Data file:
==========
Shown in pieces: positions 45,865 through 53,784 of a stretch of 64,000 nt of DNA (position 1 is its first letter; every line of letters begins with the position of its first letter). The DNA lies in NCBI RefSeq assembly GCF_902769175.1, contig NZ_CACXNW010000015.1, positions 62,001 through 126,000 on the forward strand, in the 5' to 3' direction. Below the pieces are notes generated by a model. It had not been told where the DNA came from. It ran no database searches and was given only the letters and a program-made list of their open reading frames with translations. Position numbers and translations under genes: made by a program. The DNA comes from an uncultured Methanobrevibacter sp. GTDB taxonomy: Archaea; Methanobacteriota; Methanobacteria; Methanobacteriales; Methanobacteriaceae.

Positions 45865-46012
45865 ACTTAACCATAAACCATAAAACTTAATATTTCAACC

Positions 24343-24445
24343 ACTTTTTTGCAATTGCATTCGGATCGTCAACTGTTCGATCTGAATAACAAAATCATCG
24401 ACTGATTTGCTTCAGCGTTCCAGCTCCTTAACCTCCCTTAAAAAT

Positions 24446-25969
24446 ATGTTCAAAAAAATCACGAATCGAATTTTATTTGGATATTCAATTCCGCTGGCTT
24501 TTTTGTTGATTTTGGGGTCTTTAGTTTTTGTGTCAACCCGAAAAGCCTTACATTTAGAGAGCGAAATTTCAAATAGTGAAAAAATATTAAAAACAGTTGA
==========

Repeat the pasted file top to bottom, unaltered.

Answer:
Shown in pieces: positions 45,865 through 53,784 of a stretch of 64,000 nt of DNA (position 1 is its first letter; every line of letters begins with the position of its first letter). The DNA lies in NCBI RefSeq assembly GCF_902769175.1, contig NZ_CACXNW010000015.1, positions 62,001 through 126,000 on the forward strand, in the 5' to 3' direction. Below the pieces are notes generated by a model. It had not been told where the DNA came from. It ran no database searches and was given only the letters and a program-made list of their open reading frames with translations. Position numbers and translations under genes: made by a program. The DNA comes from an uncultured Methanobrevibacter sp. GTDB taxonomy: Archaea; Methanobacteriota; Methanobacteria; Methanobacteriales; Methanobacteriaceae.

Positions 45865-46012
45865 ACTTAACCATAAACCATAAAACTTAATATTTCAACC

Positions 24343-24445
24343 ACTTTTTTGCAATTGCATTCGGATCGTCAACTGTTCGATCTGAATAACAAAATCATCG
24401 ACTGATTTGCTTCAGCGTTCCAGCTCCTTAACCTCCCTTAAAAAT

Positions 24446-25969
24446 ATGTTCAAAAAAATCACGAATCGAATTTTATTTGGATATTCAATTCCGCTGGCTT
24501 TTTTGTTGATTTTGGGGTCTTTAGTTTTTGTGTCAACCCGAAAAGCCTTACATTTAGAGAGCGAAATTTCAAATAGTGAAAAAATATTAAAAACAGTTGA